This book has been sitting on my shelf, unfinished, for over a year. I'm not going to finish it--in fact, I'm going to get rid of it--but I figure I might as well review it first.
Loewen's book is a critique of secondary school American history text books, and as such he does have some valid criticisms; such texts are notorious for omitting any kind of real controversy. It's a complaint that can't be made too often, but given the process by which history texts are selected it's probably also unavoidable.
But I have two major criticisms of the book.
First, Loewen doesn't seem to understand what high-school history class is all about. The goal is not--cannot--be to teach our high-school students everything that's important about American history. There's far too much to know. In my view, history class should first attempt to give students a working knowledge of the broad sweep of American history. I don't care whether the kids retain the precise dates of Millard Fillmore's presidency--or Abraham Lincoln's for that matter. But they should know approximately when the Civil War happened, and something about why; they should know why the American Revolution happened, and how. We're talking about basic knowledge, and a foundation for future study. In addition, it should demonstrate the workings of our constitutional system over time; as such, it's an adjunct to the usual government class. In short, the goal is to give the kids the historical knowledge they need to be good citizens. It isn't about self-esteem.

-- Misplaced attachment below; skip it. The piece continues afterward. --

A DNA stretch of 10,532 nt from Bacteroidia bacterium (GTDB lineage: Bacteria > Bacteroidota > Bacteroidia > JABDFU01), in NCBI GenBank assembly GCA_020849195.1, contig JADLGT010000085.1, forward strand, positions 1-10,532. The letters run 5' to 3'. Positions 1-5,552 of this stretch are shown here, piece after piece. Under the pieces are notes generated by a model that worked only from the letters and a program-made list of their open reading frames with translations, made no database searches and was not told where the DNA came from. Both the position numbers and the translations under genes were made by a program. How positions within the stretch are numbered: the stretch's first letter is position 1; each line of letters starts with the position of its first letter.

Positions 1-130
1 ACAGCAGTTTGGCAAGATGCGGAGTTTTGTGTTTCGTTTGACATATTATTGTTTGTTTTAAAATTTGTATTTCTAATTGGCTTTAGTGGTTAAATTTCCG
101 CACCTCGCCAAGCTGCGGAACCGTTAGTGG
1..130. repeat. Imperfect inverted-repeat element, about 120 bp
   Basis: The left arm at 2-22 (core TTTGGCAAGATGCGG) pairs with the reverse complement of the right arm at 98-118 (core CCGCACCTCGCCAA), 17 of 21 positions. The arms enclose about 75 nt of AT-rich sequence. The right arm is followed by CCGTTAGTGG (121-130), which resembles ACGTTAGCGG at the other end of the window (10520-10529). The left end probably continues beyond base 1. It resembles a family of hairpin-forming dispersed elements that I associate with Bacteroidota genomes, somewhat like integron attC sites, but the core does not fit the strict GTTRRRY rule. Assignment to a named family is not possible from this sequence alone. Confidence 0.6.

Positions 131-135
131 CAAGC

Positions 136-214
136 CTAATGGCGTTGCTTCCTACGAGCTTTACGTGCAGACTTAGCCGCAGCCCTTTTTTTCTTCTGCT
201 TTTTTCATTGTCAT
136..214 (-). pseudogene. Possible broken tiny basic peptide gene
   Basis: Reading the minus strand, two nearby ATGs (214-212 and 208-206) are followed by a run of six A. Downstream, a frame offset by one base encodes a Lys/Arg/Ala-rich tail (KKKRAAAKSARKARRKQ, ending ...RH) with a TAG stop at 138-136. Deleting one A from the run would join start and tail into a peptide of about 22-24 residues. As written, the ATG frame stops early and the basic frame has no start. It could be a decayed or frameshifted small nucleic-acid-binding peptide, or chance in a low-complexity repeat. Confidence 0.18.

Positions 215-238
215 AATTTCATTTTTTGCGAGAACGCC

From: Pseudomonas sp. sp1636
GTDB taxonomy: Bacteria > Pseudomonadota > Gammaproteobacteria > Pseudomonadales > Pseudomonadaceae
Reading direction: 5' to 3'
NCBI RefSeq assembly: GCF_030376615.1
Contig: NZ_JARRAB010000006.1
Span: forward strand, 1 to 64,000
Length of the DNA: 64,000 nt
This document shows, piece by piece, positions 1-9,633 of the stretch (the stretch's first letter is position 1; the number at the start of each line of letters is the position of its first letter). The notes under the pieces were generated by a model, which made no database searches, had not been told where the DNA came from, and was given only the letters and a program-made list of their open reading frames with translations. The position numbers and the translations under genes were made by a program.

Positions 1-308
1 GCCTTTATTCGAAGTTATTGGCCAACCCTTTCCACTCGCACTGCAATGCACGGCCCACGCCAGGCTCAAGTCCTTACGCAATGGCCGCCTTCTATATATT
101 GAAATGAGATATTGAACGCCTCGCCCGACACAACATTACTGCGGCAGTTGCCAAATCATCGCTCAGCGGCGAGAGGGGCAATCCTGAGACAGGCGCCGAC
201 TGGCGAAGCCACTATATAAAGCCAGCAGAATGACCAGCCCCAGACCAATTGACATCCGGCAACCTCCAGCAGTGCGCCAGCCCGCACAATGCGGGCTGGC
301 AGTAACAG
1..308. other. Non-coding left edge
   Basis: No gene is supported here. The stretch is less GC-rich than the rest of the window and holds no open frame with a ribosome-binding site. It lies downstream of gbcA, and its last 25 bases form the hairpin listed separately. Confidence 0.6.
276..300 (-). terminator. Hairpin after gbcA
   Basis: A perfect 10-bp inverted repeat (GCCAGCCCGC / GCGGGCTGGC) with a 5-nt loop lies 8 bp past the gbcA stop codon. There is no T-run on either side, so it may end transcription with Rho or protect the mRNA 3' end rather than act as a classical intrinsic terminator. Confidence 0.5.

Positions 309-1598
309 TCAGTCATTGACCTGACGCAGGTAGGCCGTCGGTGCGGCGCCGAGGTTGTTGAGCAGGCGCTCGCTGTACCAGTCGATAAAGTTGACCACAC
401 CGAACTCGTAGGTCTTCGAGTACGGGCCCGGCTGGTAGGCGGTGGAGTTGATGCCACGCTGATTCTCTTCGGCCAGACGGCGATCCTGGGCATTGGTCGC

Second, Loewen has a skewed notion of what our kids need to know. Yes, we mustn't sanitize our history out of recognition; on the other hand, there's no need to dwell on our every historical wickedness. Yes, our heroes have feet of clay; but then, all heroes do. We can make that point without dragging every hero's name through the mud. We mustn't eliminate the negative--but surely the goal of history class is better met by accentuating the positive? Loewen seems to want to substitute an angry self-loathing. If his program were followed, I believe we'd be teaching our kids to hate our country, rather than to love it while recognizing and hating its faults.
I don't have time or stomach to write a detailed critique of the two-thirds of the book I finished, and in any event it was too long ago. It's possible that I'm not being fair. Anyway, I didn't like it and I'm not going to keep it.Posted by Will Duquette at November 23, 2005 02:27 PM